This is the latest edition of Who Goes There? a regular feature in which Lost City's Brooks of Sheffield cracks the doors on mysteriously enduring Gotham restaurants—unsung, curious neighborhood mainstays with the dusty, forgotten, determined look—to learn secrets of longevity and find out, who goes there.
An old Italian lady gets out of her car on Arthur Avenue. With her is a woman on crutches. She is younger but somehow less spry. "So, where shall we eat?" asks the younger woman. "Well," says the old lady in a voice of authority, "there's Dominick's—that's one."
There's Dominick's. The Arthur Avenue area of the Bronx boasts many fine, and not so fine, Italian restaurants. But when you think of the street, a few names pop up immediately and always: Mario's, Roberto's, and Dominick's. I've had good food at all three, but at Dominick's you also get an experience. It is one of those New York eating institutions with its own don't-ask-just-eat way of doing things. Basically a Roman tavola calde removed to The Bronx, seating is communal and—if you're not a regular who long ago memorized the bill of fare—you have to rely on the waiter to find out what was cookin'. Prices remain a mystery until the waiter announces how much you owe at the end of the meal. And you pay in cash; no cards accepted.
Things have changed a bit in the past year or so. There actually is a single menu now, with prices, displayed outside the restaurant. "We put it there last year," explained my waiter. "That way, people who don't know can study it and figure out what they want before they come in." Exactly what I did. Others, however, weren't so happy about the change. As a large group of thirtysomething men—obviously natives of the neighborhood returning for a visit—filed in, one spotted the menu. "Prices?!" he snorted in disbelief. "When did that happen?"
If you ignore the menu and sit down not knowing what you want, be prepared for the waiter to unroll his spiel. "You like pasta? We got got pasta with white clam sauce, with red clam sauce. We've got chicken scarpariello, chicken marsala, chicken francese. You want veal? Veal parmigiana, veal picatta, veal sorrentino, veal and potatoes." He'll keep going until to pick something. Often, uninitiated diners just give in and have the waiter decide. He usually chooses well.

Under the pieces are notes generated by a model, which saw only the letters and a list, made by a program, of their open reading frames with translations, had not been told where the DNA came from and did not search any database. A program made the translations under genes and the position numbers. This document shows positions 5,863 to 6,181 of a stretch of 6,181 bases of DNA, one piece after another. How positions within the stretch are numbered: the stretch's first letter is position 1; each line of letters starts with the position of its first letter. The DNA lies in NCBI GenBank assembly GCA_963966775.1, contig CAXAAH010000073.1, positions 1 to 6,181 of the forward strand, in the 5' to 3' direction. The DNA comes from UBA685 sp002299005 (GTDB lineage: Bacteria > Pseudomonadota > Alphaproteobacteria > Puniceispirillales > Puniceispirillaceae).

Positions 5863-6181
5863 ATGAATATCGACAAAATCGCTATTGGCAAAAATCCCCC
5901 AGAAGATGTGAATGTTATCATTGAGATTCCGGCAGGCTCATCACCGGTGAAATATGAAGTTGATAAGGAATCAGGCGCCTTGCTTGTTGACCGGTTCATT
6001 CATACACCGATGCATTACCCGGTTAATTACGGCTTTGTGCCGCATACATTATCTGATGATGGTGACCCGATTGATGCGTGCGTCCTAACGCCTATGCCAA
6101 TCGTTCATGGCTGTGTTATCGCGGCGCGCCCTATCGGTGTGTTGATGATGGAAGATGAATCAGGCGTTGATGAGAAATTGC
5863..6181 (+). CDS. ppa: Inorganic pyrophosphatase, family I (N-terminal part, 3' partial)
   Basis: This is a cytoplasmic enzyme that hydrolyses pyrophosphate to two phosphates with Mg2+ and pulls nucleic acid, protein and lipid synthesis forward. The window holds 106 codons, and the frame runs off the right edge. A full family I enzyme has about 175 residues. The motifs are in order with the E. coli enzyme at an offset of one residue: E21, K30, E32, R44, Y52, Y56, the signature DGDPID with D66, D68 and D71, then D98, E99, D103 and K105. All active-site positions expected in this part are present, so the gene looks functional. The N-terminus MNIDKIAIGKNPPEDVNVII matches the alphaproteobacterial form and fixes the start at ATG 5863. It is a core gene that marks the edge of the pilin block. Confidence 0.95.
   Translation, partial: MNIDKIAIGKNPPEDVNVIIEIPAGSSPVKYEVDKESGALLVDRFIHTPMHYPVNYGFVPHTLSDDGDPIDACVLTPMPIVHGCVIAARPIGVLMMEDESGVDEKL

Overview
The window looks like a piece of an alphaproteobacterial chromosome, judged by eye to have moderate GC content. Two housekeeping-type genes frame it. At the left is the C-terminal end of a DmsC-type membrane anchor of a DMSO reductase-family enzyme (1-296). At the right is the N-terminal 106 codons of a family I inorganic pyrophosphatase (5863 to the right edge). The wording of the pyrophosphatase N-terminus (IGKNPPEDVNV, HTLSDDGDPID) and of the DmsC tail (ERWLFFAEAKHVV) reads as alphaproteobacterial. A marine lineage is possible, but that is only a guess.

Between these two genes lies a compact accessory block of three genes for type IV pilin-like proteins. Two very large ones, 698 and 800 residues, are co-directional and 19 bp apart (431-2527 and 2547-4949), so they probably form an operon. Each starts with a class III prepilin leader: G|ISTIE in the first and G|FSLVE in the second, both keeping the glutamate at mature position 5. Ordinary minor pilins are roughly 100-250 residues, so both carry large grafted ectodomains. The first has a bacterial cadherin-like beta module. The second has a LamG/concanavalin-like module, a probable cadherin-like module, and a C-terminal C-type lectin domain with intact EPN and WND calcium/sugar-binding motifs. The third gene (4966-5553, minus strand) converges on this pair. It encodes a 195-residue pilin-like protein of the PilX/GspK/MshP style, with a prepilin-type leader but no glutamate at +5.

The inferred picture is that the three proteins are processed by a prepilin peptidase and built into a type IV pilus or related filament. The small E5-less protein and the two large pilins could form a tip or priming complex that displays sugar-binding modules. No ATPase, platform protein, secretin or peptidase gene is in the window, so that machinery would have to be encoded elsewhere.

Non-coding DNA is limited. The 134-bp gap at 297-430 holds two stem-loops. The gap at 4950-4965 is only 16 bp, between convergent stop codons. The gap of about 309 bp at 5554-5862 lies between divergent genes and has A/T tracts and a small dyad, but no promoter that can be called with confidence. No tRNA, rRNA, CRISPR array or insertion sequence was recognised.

I knew what I wanted: Linguini all Gianni (with diced shrimp and clams, one of the best pasta dishes in the city), and sides of sausage and broccoli rabe. All were delicious, and I couldn't finish any of it; portions are huge. The wine ("red"—no other specifications) came in a juice glass, and the espresso came in the same sort of glass. Neither were good, but I loved the way they were served.
Dominick's, which is run by Charlie DiPaolo, was founded on the location it now occupies about 50 years ago. Old photos show a sweet wood-marble-and-tile place that looks more like a cafe, and was called Caputo's. Stools, tea tables, big coffee urn. That place is gone. The relatively charmless interior of today is one of generic artwork and everyday decor. (Specifics on the joint's history are hard to find.)
The place is routinely packed, with both locals, and, more commonly, people who used to be locals and now make a point of eating there whenever they're back in the borough or back in the city. Celebrities often stop by on their way back from attending a Yankees game (Adam Sandler) or playing in one (A-Rod). Based on the faces of the non-famous diners, you'd think that Arthur Avenue was still a purely Italian-American community. That said, there is some diversity among the clientele, and all are made welcome. Even an obvious non-Bronxer like myself. "$39," said my waiter when I asked to settle up. I left the money on the table. "So, I guess we'll see you again, huh?" he said as I reached for the door. Yes, I guess you will.
—Brooks of Sheffield
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